Katlyn Axenfeld, Reservoir, girls soccer

Q&A //

Longtime soccer player says she's still learning something new about game

  • Reservoir junior midfielder Katlyn Axenfeld, who has been playing soccer for 12 years, says she's never had a day when she hasn't "learned something new about the game."
Reservoir junior midfielder Katlyn Axenfeld, who has been… (Photo by Colby Ware // Special…)
November 19, 2009|By Sandra McKee | sandra.mckee@baltsun.com

Reservoir's girls soccer team will play in the Class 3A state final today for the first time in the school's eight-year history. At midfield will be Katlyn Axenfeld, a 16-year-old junior who is the team's Most Valuable Player.

"We're really talented in a lot of spots," said Reservoir coach Josh Sullivan, whose team is 15-3-1 going into its 5 p.m. game against Tuscarora at UMBC. "But we'd be really searching for answers if we took Katlyn out of the lineup."

Axenfeld is a team leader, with poise and confidence, and she is the player others look to "as a calming influence" when games start heating up, Sullivan said. The knowledge Axenfeld brings to the field has been taught to her by her father, Kevin, who coaches her Laurel Premier traveling club team.

Sullivan said Axenfeld does "all the small things" that set up her teammates for good plays. Her four goals and five assists are considered strong statistics for the style of game the Gators play. Instead of sending his midfielders forward as extra attackers or moving them back to play a more packed-in defense, Sullivan aligns them across the field to work the transition game.

Axenfeld has a 3.3 grade point average and is interested in pursuing a soccer scholarship at Towson, Salisbury or Maryland and working on a degree in business management.

Question: How long have you been playing soccer?

Answer: Ever since I was little. About age 4. My dad coached my older sister and everyone in my family plays soccer. During the holidays, we even play a family game with all my cousins joining in. It's girls against the boys. The boys always win, but the games are getting closer as the girls get older. It's a lot of fun.

Q: You're 16 now so you've been playing the game for 12 years. That's a long time. What is it that keeps you interested?

A: I like it because compared to other girls' sports you're allowed to be a little bit rough, physical and because unlike other sports, there is no maximum achievement level. In some sports like basketball and lacrosse, both of which I've played, after you reach a peak of skill level there is nothing more to improve on. Because those sports aren't contact sports, there are only so many ways to change it up. But in soccer I've played for 12 years and I've never had a day when I haven't learned something new about the game.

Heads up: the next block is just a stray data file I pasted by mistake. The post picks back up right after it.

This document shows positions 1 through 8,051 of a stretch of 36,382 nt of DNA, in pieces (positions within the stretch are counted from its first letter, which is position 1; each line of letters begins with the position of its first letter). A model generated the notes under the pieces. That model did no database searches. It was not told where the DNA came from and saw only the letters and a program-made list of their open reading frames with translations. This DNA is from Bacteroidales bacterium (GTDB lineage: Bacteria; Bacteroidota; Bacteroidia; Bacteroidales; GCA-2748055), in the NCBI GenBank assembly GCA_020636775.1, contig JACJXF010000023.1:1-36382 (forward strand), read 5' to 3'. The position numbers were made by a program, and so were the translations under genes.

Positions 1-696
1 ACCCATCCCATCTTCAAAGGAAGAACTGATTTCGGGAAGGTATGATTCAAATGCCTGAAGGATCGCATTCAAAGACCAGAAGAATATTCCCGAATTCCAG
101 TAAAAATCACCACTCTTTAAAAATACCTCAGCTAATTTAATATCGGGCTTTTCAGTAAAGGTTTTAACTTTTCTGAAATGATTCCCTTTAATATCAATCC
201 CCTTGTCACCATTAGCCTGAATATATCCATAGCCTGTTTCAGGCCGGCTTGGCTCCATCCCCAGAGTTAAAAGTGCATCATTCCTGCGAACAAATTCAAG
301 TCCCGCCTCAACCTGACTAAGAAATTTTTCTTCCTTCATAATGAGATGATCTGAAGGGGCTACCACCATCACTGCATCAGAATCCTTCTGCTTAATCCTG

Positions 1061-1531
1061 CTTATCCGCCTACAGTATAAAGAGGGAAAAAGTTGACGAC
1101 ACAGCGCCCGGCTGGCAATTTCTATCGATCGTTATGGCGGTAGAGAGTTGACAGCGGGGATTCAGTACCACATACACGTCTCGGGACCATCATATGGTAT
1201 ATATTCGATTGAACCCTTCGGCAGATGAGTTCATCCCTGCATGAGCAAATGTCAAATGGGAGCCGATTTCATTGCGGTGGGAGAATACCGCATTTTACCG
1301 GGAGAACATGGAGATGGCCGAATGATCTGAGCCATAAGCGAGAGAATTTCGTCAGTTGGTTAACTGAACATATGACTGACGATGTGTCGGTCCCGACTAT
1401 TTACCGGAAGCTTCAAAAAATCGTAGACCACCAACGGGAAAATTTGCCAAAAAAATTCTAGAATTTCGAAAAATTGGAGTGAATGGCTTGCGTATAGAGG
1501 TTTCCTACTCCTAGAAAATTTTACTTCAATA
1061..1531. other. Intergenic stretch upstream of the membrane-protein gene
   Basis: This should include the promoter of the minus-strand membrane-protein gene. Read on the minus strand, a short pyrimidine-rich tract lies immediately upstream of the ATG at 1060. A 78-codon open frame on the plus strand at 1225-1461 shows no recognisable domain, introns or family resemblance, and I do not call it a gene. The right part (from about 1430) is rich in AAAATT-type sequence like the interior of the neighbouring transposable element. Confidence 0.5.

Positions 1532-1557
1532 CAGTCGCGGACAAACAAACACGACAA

Q: Like what?

A: I have a good understanding of what I'm supposed to do in a game. But I'm learning what others are supposed to do. I'm learning body movement and what someone else is going to do with the ball even before they actually do it.

Q: How long have you been on the Reservoir varsity?

A: Since my freshman year. We didn't have a winning record that year, but it was fun - though it is always more fun when you're winning.

Q: What do you think has been the difference between winning this year and not winning in other years?

A: This year, especially this year, is the year we started playing as a team. We're playing less as individuals and more as one. It's not one person doing all the work. Everyone is contributing and instead of players stepping on the field and saying, 'What can I do?' We're asking, 'What can we do?' And our defense has really improved this year. Our defense, it's like they're a whole new team; they're playing so hard.

Q: You've been named MVP. You must be doing something special. What is it?

A: I think it is my intensity. I want to win this state title. I've stepped it up and tried harder because I want it so bad. I'm getting the ball up the field and setting up other people.

Q: What do you think your strength is on the field?

A: Taking people on, one-on-one. I think I can beat almost anyone one-on-one. And when I can do that, it gives us ball possession and a chance to transition up the field with possession. My club coach told me when people first look at me they don't think I'm fast, but when I get the ball I can make the move around the opposing player before they even know I'm doing it.

Q: Do you believe your team is going to win the championship? And what will you have to do to win?

A: We played Tuscarora in a preseason tournament and we beat them. But at this point in the season, we're both completely different teams. We don't really know what to expect from each other. To win we have to be quick with the ball, do what we've been doing - keeping possession and finishing our opportunities when we have them.

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